Needless to say, she's right.
Many people complain about the formulaic structure of movies today. Many novels resemble each other too, just in different genres. The same characters pop up in different guises, all expressing the same ideas in different voices.
And then yet another boundary is crossed, which seems either exciting or distressing, depending which side of the boundary you stand on. But that eventually becomes copied ad naseam until the next boundary is violated.
Breaking boundaries isn't necessarily creativity.
It takes no innovation to say, "What are the taboos of society and how can I push past them?"
For example, if your society frowns on stealing, it takes no genius to identify that boundary or to break through it. You just go out and steal something.
Likewise, self-indulgent expression takes little creativity or genius. Your emotions merely lead you to chafe against a society that doesn't cater to your individual quirks or tastes. You chafe against it and then you rant against it with mind-numbing slogans and meaningless symbols. Maybe you even express your self-righteous ranting in a book or via some other art in a way that seems fresh at the time, but will seem shallow and melodramatic in another generation or two.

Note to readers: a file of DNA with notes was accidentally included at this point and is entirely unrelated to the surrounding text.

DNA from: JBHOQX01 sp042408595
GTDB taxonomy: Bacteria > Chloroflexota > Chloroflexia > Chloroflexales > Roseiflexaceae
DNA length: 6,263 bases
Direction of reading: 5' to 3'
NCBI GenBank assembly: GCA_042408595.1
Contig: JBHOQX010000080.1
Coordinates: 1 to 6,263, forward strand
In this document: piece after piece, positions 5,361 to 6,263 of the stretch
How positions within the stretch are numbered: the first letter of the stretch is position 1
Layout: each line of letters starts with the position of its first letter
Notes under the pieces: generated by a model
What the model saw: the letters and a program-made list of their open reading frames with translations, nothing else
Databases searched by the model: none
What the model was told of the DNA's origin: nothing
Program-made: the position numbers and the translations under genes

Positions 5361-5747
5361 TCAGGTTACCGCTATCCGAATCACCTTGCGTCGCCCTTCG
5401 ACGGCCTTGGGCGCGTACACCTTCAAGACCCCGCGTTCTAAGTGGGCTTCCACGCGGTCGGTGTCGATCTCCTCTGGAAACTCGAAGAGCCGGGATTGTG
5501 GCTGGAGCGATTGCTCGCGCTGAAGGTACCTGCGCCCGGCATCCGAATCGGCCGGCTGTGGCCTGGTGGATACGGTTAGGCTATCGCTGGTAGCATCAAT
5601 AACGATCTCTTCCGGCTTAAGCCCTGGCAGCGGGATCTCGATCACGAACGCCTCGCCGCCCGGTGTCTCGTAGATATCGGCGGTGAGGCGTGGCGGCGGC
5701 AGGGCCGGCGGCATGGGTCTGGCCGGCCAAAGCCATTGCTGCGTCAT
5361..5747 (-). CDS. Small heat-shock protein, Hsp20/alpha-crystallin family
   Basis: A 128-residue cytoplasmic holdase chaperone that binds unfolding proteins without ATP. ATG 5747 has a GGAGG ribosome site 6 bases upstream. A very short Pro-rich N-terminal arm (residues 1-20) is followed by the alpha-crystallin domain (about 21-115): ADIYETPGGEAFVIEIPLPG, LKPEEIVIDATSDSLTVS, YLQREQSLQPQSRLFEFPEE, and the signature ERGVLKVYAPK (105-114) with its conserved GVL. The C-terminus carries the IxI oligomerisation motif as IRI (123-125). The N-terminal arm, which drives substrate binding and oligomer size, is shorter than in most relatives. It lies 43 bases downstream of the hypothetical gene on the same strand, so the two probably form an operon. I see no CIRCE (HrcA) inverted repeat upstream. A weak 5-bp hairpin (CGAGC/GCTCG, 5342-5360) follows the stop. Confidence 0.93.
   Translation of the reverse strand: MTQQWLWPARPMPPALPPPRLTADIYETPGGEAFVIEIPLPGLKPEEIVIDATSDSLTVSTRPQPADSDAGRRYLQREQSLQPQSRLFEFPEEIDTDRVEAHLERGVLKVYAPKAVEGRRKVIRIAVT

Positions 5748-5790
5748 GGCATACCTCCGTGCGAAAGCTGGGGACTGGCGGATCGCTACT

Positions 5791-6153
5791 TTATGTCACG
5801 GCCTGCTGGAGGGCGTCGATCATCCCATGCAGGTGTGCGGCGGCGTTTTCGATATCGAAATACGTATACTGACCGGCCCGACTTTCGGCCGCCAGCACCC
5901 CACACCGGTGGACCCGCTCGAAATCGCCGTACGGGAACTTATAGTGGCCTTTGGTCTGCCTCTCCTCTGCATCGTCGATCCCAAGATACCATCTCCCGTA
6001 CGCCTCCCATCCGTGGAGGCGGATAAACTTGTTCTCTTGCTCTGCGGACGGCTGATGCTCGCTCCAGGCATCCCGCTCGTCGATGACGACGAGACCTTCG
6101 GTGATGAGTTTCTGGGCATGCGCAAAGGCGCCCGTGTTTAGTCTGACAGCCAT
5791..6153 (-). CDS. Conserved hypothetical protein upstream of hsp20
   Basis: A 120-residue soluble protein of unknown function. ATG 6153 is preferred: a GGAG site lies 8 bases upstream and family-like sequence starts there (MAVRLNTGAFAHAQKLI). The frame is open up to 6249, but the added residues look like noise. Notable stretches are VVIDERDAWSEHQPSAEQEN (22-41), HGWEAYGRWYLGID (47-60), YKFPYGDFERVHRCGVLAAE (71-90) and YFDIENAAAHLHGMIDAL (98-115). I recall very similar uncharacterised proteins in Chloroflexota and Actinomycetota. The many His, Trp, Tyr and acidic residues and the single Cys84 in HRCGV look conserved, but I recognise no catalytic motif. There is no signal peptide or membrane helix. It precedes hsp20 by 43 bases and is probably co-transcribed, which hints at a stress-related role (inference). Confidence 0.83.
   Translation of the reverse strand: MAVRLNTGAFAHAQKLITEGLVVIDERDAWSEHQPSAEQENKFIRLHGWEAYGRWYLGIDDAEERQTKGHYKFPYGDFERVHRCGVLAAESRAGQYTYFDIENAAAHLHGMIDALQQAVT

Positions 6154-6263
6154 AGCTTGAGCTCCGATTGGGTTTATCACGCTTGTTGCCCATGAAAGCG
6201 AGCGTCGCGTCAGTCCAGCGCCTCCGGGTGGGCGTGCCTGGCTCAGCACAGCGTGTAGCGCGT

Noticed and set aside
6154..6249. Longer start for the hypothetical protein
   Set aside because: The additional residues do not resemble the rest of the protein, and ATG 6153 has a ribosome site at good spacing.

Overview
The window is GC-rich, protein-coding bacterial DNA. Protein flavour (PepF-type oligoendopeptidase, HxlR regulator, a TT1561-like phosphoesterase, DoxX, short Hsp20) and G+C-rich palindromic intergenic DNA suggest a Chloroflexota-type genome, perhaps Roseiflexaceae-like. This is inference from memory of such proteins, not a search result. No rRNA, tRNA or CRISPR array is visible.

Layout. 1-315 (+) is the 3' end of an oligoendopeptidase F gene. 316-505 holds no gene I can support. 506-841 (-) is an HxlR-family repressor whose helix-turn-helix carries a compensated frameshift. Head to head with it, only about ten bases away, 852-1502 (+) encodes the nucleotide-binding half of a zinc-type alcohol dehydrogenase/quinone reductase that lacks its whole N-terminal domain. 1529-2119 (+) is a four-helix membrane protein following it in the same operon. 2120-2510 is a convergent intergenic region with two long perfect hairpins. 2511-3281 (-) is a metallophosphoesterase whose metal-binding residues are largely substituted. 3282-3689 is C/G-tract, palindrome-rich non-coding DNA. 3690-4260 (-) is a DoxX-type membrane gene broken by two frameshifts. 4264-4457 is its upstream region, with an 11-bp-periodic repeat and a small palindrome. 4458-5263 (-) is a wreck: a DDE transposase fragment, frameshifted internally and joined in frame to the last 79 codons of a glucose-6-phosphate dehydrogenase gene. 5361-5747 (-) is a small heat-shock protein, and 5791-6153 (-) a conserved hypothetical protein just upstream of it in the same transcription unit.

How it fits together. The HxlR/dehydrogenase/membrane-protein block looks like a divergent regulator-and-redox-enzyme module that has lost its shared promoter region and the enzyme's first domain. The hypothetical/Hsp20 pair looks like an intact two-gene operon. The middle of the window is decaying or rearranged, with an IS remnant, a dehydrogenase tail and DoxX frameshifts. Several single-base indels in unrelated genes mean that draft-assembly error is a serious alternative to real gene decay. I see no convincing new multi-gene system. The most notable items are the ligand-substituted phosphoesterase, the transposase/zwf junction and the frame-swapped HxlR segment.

And despite all the hype and self-congratulations of those who indulge themselves this way, there's no real creativity there either.
The above applies to any creative endeavor, which is why we quip, "Necessity is the mother of invention."
Inventors create because something is missing.
Real innovators create because of the limits.
Genuine creativity and genius is born from limitation.
Finding My Father's Song
What if you're lost, but being found just makes you feel lost again?
Rina Brown is a young professional with a hidden talent for music who’s in love with her successful fiancé, Troy Ash.
But when she reveals that she wants to eventually have children, despite having promised him she wouldn’t, he dumps her.